We have recently created a brand new resource for organisations working with children and young people online, this blog takes a closer look at this resource.
The internet is a fantastic tool for teaching and harnessing creativity, communicating with others, and sharing successes with the wider community. During lockdown we have seen many heritage, arts and community organisations adapting to work with children and young people online in exciting and innovative ways. The sector has responded incredibly and offered much relief, entertainment and creativity for the public during these unprecedented times.
However, we also know that there is much to consider whether organisations have been ramping up their digital provision, or starting a whole new chapter in their organisation’s approach to technology. This is why we teamed up with the National Lottery Heritage Fund to produce a practical guide for organisations working with children and young people online.
Whilst lockdown may be easing, this ‘new normal’ is driving us to think differently about how we work and ensure that it is sustainable for the long term. Engaging audiences online can make our work more inclusive and accessible to a wider range of people, including children and young people.
Built from the experiences of heritage organisations
To really understand what the needs of organisations were, we conducted an online survey to ask professionals what they needed more support on, what challenges they faced, as well as what they found had been working well. We heard from over 80 heritage organisations across the UK, these organisations have proven to be highly imaginative in engaging their audiences and gave us valuable examples of best practice when it comes to safeguarding children and young people online.
“We are a very small organisation and we’ve been able to embrace the use of technology and offer equally engaging programmes online as we do when we deliver in-person. As one of our work’s main targets is to future proof children and give them the necessary skills to navigate an ever-changing world, this online engagement has opened up opportunities for some really exciting future programmes.” - A Little Learning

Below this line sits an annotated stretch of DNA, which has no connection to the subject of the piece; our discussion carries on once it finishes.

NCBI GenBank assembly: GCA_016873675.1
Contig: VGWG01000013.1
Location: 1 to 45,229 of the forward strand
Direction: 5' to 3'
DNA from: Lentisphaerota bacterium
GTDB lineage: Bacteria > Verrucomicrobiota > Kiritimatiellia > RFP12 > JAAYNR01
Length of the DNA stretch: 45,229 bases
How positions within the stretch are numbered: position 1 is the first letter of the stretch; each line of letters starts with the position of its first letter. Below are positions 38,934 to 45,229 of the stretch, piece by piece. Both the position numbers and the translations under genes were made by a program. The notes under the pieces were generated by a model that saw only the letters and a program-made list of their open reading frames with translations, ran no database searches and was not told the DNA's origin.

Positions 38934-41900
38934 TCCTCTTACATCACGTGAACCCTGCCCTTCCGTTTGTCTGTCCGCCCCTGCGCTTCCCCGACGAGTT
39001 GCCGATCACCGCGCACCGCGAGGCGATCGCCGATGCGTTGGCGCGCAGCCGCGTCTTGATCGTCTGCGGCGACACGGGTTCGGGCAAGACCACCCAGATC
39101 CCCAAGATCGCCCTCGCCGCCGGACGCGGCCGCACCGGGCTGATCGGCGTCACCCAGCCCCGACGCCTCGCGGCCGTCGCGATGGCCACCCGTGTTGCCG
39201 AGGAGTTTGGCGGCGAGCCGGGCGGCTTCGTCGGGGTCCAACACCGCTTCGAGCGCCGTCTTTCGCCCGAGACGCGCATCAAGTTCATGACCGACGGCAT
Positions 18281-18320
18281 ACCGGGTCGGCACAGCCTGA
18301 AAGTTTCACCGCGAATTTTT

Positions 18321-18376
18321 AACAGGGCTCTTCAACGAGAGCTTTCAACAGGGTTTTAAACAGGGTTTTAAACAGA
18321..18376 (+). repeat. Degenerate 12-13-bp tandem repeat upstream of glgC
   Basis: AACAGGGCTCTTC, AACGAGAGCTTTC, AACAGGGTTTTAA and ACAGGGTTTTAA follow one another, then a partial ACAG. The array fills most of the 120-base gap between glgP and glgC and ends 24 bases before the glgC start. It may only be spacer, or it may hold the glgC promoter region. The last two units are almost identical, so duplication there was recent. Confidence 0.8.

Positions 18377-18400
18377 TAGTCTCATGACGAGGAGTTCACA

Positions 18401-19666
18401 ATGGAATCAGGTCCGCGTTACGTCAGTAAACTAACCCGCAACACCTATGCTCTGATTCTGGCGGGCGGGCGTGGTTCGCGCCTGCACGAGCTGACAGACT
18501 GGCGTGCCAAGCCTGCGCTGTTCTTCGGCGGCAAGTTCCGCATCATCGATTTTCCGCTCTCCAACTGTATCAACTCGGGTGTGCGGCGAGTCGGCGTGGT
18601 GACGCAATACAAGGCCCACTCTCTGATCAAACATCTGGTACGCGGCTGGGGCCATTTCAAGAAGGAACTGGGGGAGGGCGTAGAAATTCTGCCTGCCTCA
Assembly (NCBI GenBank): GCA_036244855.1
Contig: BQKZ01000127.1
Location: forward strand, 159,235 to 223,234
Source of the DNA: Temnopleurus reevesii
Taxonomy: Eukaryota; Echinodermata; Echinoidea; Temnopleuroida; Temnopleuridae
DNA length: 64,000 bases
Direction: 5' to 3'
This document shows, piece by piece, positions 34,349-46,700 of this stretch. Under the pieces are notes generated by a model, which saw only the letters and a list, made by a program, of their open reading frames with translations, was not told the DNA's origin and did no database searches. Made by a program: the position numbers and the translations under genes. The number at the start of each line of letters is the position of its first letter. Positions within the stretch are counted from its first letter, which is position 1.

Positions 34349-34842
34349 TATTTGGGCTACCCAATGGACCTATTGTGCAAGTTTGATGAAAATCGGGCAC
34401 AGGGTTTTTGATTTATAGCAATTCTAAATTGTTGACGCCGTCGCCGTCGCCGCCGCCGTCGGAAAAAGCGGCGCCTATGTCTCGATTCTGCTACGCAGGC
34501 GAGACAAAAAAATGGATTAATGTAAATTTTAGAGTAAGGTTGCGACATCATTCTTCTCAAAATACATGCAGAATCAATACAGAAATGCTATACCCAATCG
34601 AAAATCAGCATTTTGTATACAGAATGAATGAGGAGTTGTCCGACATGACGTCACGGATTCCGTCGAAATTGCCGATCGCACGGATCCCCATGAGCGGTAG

They also highlighted key concerns and challenges around working with children online that we wanted to address.
“We have faced accessibility issues with engaging participants in remote activities, such as access to a laptop or suitable Wi-Fi connection at the time of live session. To combat this, we record all sessions and send them to registered participants so that they can join in the activity at any stage during that week.” – Nerve Centre
Supporting you in key online safety areas
Drawing from our own expertise as well as from the wider heritage sector, this guide will support you with:
- understanding why online safety considerations are vital before you embark on your digital journey, whether or not you plan to engage with children and young people directly
- helping you to engage in online activity that is as enjoyable and safe as possible for the communities you work with, and particularly children and young people
- providing you with checklists and useful resources as well as signpost further for help
Who is this guide for?
This guide is for any organisation working with children and young people in the UK. It is available in English and Welsh.
Whilst we focus on heritage organisations, youth groups, arts and community-based organisation will also find it useful. We heard from organisations as small as two people to much larger, established ones and so we have created a guide where everyone can adapt and tailor to their own setting.
What does this guide cover?
This practical guide will focus on the issues that organisations told us they needed the most support on. These include:
- the key risks children and young people face online
- policies organisations should consider and practical ways to apply them
- what to consider when using social media
- hosting live online events
- creating and sharing images and videos involving children
- responding to online safeguarding concerns.
Throughout the guide we include helpful checklists and other resources and support.
We hope this guide will help you have a strong online safety foundation in order so that arts, heritage and community organisations can do what they do best - be adventurous and creative in reaching and engaging audiences.